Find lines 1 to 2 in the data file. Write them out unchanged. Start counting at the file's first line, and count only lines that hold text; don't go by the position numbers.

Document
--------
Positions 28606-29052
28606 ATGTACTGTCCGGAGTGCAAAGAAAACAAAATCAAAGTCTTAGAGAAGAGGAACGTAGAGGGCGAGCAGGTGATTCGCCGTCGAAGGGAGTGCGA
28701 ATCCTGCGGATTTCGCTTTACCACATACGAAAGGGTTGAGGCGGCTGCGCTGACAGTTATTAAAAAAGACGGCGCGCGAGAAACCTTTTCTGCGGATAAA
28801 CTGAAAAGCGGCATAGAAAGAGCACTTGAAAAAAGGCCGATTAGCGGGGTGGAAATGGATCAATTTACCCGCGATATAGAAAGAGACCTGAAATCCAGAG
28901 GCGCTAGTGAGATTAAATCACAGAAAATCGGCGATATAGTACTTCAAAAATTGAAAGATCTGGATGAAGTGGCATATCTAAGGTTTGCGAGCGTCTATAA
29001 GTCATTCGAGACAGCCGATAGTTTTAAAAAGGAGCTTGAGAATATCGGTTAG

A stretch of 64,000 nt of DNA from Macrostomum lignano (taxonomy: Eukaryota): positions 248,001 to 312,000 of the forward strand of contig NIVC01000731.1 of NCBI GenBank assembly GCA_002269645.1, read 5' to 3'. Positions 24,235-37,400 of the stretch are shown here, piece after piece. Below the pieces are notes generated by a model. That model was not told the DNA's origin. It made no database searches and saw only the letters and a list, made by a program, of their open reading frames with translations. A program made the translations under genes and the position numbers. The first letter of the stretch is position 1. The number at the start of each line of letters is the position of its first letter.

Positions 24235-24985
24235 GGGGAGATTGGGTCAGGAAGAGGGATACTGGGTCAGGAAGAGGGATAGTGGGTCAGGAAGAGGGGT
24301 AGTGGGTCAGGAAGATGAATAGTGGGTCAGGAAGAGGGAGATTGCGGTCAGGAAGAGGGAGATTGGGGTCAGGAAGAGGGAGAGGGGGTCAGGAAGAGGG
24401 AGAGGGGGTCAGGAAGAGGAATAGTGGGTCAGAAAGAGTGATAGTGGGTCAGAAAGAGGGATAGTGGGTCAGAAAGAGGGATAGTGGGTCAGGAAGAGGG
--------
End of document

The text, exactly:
Positions 28606-29052
28606 ATGTACTGTCCGGAGTGCAAAGAAAACAAAATCAAAGTCTTAGAGAAGAGGAACGTAGAGGGCGAGCAGGTGATTCGCCGTCGAAGGGAGTGCGA